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ASN Wikibase Occurrence # 133666
Last updated: 7 January 2022
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Type:Silhouette image of generic WACF model; specific model in this crash may look slightly different
Waco UPF-7
Owner/operator:M And F Flying Inc
Registration: N29927
MSN: 5424
Fatalities:Fatalities: 0 / Occupants: 1
Other fatalities:0
Aircraft damage: Written off (damaged beyond repair)
Location:Key West, FL -   United States of America
Phase: Unknown
Nature:Banner and glider towing
Departure airport:EYW
Destination airport:
Investigating agency: NTSB
On August 3, 1998, about 1156 eastern daylight time, a Waco UPF-7, N29927, registered to M and F Flying Inc, crashed near Key West, Florida, while on a Title 14 CFR Part 91 banner towing flight. Visual meteorological conditions were reported and no flight plan was filed. The airplane was destroyed. The airline transport-rated pilot reported minor injuries. The flight had originated from Key West International Airport, Florida, at 1125.

According, to the pilot he departed Key West International Airport, Florida, for a routine banner tow. The pilot stated "he was coming in for the banner drop with the power set at around 1600 RPM for the descent. He descended to around 75 feet and when he passed over the banner site he released the banner." The pilot applied full throttle in an attempt to gain airspeed and altitude for the climb out, but the engine did not respond to throttle input. The pilot then stated that he pumped the throttle, but still got no response. According to the pilot, "he decided to start a right turn to try to land on runway 9...and he was two thirds of the way through the turn when the right wing dropped and the aircraft nosed into the runway from an altitude of about 30 feet."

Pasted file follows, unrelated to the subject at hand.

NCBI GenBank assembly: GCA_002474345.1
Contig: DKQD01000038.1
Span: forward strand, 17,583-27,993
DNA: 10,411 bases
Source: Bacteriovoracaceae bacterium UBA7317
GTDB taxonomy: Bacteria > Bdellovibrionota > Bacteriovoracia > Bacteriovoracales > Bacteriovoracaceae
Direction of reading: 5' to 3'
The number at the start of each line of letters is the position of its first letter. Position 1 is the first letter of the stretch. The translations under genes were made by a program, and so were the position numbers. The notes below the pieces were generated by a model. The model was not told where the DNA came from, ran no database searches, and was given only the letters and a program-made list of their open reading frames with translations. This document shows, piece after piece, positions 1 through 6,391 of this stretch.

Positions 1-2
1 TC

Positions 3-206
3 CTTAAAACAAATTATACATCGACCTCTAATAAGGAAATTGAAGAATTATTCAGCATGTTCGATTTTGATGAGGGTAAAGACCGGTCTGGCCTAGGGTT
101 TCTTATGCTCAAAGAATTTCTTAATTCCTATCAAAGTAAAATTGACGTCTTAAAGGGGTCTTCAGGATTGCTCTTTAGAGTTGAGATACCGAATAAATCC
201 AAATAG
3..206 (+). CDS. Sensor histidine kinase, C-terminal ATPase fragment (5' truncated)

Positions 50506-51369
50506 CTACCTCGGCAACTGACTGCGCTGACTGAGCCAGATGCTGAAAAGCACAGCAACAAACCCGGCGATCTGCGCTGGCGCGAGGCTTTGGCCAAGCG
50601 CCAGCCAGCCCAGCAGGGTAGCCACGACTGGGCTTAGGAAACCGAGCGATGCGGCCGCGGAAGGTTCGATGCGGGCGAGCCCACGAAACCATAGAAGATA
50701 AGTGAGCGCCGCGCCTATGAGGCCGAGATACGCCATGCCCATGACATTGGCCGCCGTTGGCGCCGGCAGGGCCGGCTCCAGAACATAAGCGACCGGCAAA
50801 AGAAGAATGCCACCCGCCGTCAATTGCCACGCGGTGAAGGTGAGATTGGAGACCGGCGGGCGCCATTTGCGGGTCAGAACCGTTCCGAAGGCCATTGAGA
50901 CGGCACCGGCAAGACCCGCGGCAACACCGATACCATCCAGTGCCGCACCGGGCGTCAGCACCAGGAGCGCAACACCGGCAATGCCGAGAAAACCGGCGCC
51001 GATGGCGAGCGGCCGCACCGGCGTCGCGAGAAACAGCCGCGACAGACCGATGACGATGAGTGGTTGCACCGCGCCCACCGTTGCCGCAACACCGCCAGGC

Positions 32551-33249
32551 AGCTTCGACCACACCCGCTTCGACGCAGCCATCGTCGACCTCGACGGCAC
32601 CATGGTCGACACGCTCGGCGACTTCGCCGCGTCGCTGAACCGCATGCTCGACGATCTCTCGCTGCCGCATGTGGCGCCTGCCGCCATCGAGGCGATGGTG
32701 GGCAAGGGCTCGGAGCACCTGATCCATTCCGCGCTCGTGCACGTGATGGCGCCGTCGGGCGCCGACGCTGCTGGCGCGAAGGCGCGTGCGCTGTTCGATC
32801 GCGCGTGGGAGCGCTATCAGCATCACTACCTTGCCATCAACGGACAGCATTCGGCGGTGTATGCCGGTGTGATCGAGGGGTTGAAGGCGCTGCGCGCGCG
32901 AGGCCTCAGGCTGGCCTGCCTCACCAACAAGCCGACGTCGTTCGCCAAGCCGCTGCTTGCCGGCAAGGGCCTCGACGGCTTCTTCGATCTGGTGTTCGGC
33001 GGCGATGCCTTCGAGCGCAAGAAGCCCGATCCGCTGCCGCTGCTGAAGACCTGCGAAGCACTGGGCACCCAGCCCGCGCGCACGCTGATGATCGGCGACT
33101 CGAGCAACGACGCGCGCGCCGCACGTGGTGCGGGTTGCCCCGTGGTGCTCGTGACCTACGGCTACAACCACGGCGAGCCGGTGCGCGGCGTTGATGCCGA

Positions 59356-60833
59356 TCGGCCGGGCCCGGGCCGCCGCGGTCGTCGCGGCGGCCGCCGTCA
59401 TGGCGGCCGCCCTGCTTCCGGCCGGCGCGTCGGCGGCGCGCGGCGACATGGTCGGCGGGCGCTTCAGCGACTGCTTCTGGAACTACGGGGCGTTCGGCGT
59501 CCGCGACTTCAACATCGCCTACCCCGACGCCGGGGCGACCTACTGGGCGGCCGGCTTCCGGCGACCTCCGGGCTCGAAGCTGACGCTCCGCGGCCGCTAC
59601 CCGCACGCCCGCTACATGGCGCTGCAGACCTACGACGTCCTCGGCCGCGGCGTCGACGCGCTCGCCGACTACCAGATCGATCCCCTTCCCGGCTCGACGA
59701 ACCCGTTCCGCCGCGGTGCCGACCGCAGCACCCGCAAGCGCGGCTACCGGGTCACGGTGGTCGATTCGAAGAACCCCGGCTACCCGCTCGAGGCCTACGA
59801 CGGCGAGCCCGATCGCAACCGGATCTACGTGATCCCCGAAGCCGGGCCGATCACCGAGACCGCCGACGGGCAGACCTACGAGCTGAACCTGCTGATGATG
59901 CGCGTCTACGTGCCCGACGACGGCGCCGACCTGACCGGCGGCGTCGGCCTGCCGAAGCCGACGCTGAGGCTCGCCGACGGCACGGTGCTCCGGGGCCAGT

According to FAA inspector, "the pilot made a tight right turn to try to land on runway 9,stalled the airplane, spun in, and impacted on the runway about 500 feet from the west end, nose down, and on a heading of about 130 degrees. Upon impact on the runway the airplane caught fire."

The pilot stated to FAA inspectors that "he did not apply any carburetor heat on his approach nor when the engine did not respond." Another company pilot stated that "he had flown the aircraft the day before and it was operating normally." Examination of the airplane and engine did not reveal any discrepancies or malfunctions during preflight or postcrash.
PROBABLE CAUSE:A loss of engine power due to undetermined reasons, resulting in an inadvertent stall at too low an altitude to allow recovery.


NTSB id 20001211X10914

Revision history:

21-Dec-2016 19:26 ASN Update Bot Updated [Time, Damage, Category, Investigating agency]

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